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The Mountain-Prairie Region


U.S. Fish and Wildlife Service
134 Union Boulevard
Lakewood, Colorado 80228


March 23, 2007

Contacts:          Barb Perkins, 303/236-4588
                          Valerie Fellows, 202/208-3008
                          Dave Harrelson 703/358-2361 

Rob Holm, Garrison Dam National Fish Hatchery, Receives U.S. Fish and Wildlife Service 2006 Recovery Champion Award 

U.S. Fish and Wildlife Service Director H. Dale Hall announced the sixteen recipients of the Service’s 2006 National Recovery Champion award. The Recovery Champion award recognizes outstanding contributions of U.S. Fish and Wildlife Service employees and their partners toward efforts aimed at recovering threatened and endangered species in the United States. 

Rob Holm, Project Leader at the Garrison Dam National Fish Hatchery, near Riverdale, North Dakota, was selected as one of the national winners.  Holm was recognized for his contributions to pallid sturgeon recovery.  Through Holm’s leadership and expertise, significant steps have been made in the development of propagation methods that have contributed to the knowledge of pallid sturgeons and significantly increased the chances for its recovery.   

Holm acknowledged, “There are a lot of folks out there who have worked hard behind the scenes bringing together the pieces crucial to pallid recovery, and I view this award as one we all have a share in.” 

The endangered pallid sturgeon is an ancient fish that can grow up to 6 feet long and weigh 85 pounds.  Dam construction, habitat alterations, and over-fishing are major causes of the pallid sturgeon's decline in the past 50 years. Historically, this fish was found in the Missouri and Mississippi Rivers and their major tributaries.  Currently, it is found only in the Missouri River, the Mississippi River downstream of the Missouri River, the lower Yellowstone River, and Atchafalaya River.  Current range-wide populations are estimated at 6,000-10,000.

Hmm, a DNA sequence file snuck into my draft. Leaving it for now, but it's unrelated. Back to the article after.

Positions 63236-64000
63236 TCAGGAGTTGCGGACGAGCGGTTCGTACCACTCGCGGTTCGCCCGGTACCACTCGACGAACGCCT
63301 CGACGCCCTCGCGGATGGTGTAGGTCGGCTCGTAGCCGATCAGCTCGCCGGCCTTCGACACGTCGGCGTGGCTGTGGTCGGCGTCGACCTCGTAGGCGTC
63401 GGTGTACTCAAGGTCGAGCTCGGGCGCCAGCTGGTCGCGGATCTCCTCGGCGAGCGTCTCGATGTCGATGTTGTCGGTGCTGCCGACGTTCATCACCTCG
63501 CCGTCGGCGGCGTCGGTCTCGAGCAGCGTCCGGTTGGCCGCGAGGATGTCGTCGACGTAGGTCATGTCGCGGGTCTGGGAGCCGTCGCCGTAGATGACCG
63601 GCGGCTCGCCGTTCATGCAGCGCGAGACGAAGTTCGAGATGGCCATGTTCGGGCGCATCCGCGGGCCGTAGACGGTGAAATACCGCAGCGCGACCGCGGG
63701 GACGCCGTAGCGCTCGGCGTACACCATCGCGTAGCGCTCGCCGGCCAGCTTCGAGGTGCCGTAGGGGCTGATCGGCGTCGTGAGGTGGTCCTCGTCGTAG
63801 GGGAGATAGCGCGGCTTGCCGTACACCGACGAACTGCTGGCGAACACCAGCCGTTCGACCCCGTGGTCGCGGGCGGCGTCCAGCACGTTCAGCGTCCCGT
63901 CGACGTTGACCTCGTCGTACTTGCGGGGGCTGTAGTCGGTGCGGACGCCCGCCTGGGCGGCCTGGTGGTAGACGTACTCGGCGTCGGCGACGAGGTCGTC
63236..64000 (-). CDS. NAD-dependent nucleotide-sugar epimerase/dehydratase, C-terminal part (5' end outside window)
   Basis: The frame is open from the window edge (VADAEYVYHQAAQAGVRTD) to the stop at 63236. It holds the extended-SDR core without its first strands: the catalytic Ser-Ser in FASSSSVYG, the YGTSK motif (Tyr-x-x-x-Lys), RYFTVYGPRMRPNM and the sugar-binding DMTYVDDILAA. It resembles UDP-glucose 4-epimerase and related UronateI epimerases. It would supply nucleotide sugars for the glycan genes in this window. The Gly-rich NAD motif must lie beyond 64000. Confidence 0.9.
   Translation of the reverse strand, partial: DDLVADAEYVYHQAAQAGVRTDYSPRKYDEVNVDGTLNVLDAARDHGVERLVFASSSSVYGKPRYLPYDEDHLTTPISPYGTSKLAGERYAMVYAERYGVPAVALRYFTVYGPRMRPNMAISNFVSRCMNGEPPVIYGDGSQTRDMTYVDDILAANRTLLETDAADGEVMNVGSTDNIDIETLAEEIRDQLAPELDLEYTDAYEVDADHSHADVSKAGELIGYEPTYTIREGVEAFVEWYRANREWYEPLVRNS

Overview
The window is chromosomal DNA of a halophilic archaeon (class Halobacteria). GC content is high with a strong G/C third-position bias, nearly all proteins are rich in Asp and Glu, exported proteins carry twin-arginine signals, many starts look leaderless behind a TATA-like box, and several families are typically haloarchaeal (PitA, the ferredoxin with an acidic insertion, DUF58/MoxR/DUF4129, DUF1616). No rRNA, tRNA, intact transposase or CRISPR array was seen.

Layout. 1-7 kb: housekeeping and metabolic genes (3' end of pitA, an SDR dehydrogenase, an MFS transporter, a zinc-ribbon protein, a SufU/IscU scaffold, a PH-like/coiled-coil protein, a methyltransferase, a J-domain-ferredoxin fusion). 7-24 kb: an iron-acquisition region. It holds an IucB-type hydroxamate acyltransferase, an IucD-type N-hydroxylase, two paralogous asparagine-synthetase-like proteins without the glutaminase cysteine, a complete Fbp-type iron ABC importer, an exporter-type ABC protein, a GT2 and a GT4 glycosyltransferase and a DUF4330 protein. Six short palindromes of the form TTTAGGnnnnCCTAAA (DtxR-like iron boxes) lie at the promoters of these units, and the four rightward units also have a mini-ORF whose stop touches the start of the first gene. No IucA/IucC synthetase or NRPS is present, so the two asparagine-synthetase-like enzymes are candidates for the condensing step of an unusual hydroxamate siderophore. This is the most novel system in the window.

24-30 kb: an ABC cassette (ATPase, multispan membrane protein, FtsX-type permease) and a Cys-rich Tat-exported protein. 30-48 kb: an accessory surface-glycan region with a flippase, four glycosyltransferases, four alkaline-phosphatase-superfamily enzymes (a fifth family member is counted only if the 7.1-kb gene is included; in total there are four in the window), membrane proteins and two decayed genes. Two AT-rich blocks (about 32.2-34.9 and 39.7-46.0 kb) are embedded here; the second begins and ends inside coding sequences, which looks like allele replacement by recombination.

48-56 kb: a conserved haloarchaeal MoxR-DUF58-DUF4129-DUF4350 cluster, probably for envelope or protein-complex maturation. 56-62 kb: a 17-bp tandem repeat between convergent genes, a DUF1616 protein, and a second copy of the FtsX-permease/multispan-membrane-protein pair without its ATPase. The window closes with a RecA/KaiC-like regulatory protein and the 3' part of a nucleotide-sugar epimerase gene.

“The Recovery Champion award not only recognizes the exceptional conservation accomplishments of the honorees, it also provides the public with a unique opportunity to learn about endangered species conservation,” said Hall.  “These Recovery Champions are extraordinary conservationists dedicated to protecting and restoring our nation’s wildlife and ensuring that future generations of Americans enjoy the natural treasures we experience today.” 

The 2006 Recovery Champion honorees’ contributions to the conservation of our natural heritage benefit a broad range of endangered and threatened plants and animals.  From manatees to mussels, Service employees and their partners have been working to recover our nation’s most imperiled wildlife.  Habitat protection, public awareness campaigns, and the development of cutting-edge technology to achieve captive breeding success are just a few examples of this year’s Recovery Champion honorees’ efforts. 

The U.S. Fish and Wildlife Service is the principal Federal agency responsible for conserving, protecting and enhancing fish, wildlife and plants and their habitats for the continuing benefit of the American people. The Service manages the 95-million-acre National Wildlife Refuge System, which encompasses 545 national wildlife refuges, thousands of small wetlands and other special management areas. It also operates 69 national fish hatcheries, 64 fishery resources offices and 81 ecological services field stations. The agency enforces federal wildlife laws, administers the Endangered Species Act, manages migratory bird populations, restores nationally significant fisheries, conserves and restores wildlife habitat such as wetlands, and helps foreign and Native American tribal governments with their conservation efforts. It also oversees the Federal Assistance program, which distributes hundreds of millions of dollars in excise taxes on fishing and hunting equipment to state fish and wildlife agencies. 

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